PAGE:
3. Lemuel Gulliver was the narrator of "Travels into Several Remote Nations of the World. In Four Parts. By Lemuel Gulliver, First a Surgeon, and then a Captain of Several Ships," first published in 1726 but amended in 1735. He was born in Nottinghamshire, where his father had a small estate, and studied at Emmanuel College, Cambridge, before becoming an apprentice to a London surgeon. Then he studied at the University of Leiden, while also teaching himself navigation and mathematics. He traveled to the Levant, the East Indies, and the West Indies, picking up High and Low Dutch, Latin, French, Spanish, Italian, Greek, Portuguese, and Lingua Franca. But his main travels were to the island country of Lilliput, inhabited by people who were less than 6 inches (0.50 ft) tall, who put great emphasis on trivial matters and reveled in displays of authority and performances of power; which end of a soft-boiled egg a person cracked was the basis of a deep political and religious rift. He was sentenced to be blinded for "making water" in the capital, though he was putting out a fire, but he escaped. On his next voyage he was abandoned on a peninsula on the western coast of North America, where he was exhibited as a curiosity by the simplistic 72-ft. Brobdingnagians, who enjoyed public executions and had beggar-infested streets. In the book's third voyage, the one that was last-written, he was a surgeon under Captain Robinson; after being marooned again, he was rescued off a desolate rocky island near India by the flying island of Laputa, a kingdom devoted to the arts of music, mathematics, and astronomy but unable to use them for practical ends. At the Grand Academy of Lagado in the vassal state of Balnibarbi, the scholars busied themselves by extracting sunbeams from cucumbers, softening marble to use it for pillows, learning how to mix paint by smell, and uncovering political conspiracies by examining the excrement of suspicious persons. On nearby Glubbdubdrib he visited a magician's home and discussed history with the ghosts of Julius Caesar, Brutus, Homer, Aristotle, René Descartes, and Pierre Gassendi. On the island of Luggnagg, he encountered the immortal struldbrugs who were considered legally dead at the age of 80 since they did not have eternal youth. Then he proceeded to Japan and asked the emperor "to excuse my performing the ceremony imposed upon my countrymen of trampling upon the crucifix." On his final voyage he became a member of the household of a Houyhnhnm, a talking horse of great intelligence and wisdom. The honest and upright Houyhnhnms had no word for lying but ruled that Gulliver was a danger to their civilization and expelled him, ruling that he was actually a Yahoo with some semblance of reason; the Yahoos were hideous, deformed, savage humanoids. Returning home, he became a recluse who spent most of his time in his stables among his horses. "Gulliver's Travels," as the book was generally called, was published seven years after Daniel Defoe's "The Life and Strange Adventures of Robinson Crusoe, of York, Mariner: Who Lived Eight and Twenty Years All Alone in an Un-inhabited Island on the Coast of America, Near the Mouth of the Great River of Oroonoqui; Having Been Cast on Shore by Shipwreck, Wherein all the Men Perished but Himself;" Gulliver's account may be read as a systematic rebuttal of Defoe's optimistic account of human capability. Jonathan Swift, an Anglican clergyman who served as dean of St. Patrick's Cathedral in Dublin, claimed that the book's author wrote it "to vex the world rather than divert it."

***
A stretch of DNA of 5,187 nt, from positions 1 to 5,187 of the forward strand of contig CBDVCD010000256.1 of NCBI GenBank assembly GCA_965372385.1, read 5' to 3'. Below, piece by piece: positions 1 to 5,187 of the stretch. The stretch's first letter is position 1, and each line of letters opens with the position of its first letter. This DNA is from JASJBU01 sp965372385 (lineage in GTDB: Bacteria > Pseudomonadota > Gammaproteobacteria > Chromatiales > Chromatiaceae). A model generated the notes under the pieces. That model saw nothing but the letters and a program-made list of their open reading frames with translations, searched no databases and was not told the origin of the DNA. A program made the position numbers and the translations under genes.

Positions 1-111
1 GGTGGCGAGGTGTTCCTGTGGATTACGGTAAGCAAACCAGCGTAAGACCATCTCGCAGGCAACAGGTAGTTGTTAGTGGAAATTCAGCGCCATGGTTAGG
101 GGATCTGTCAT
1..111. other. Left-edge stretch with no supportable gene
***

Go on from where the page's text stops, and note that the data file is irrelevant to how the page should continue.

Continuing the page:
4. Early modern European maps contained much uncharted territory, across which monsters and other strange, unusual beasts rumble and writhe. They have dragons. However, none of the actual maps labeled the unknown world with such an overt caution as “Hic sunt dracones” -- Here be dragons. But the copper Hunt-Lenox Globe, constructed in 1510, does proclaim just that on the southeast coast of Asia. No dragons are shown near the words, but the globe hides various sea beasts throughout. Earlier maps, such as the 13th-century Ebstorf map, did include illustrations of fanciful animals in unknown lands but without the prose warning. Other maps included "real" animals; for instance, the 1516 Carta Marina Navigatoria Portugallen Navigationes Atque Tocius Cogniti Orbis Terre Maris made by Martin Waldseemüller (the cartographer who christened "America,” on his 1507 Universalis Cosmographia), portrayed near Norway a walrus as an elephantine thing with massive teeth.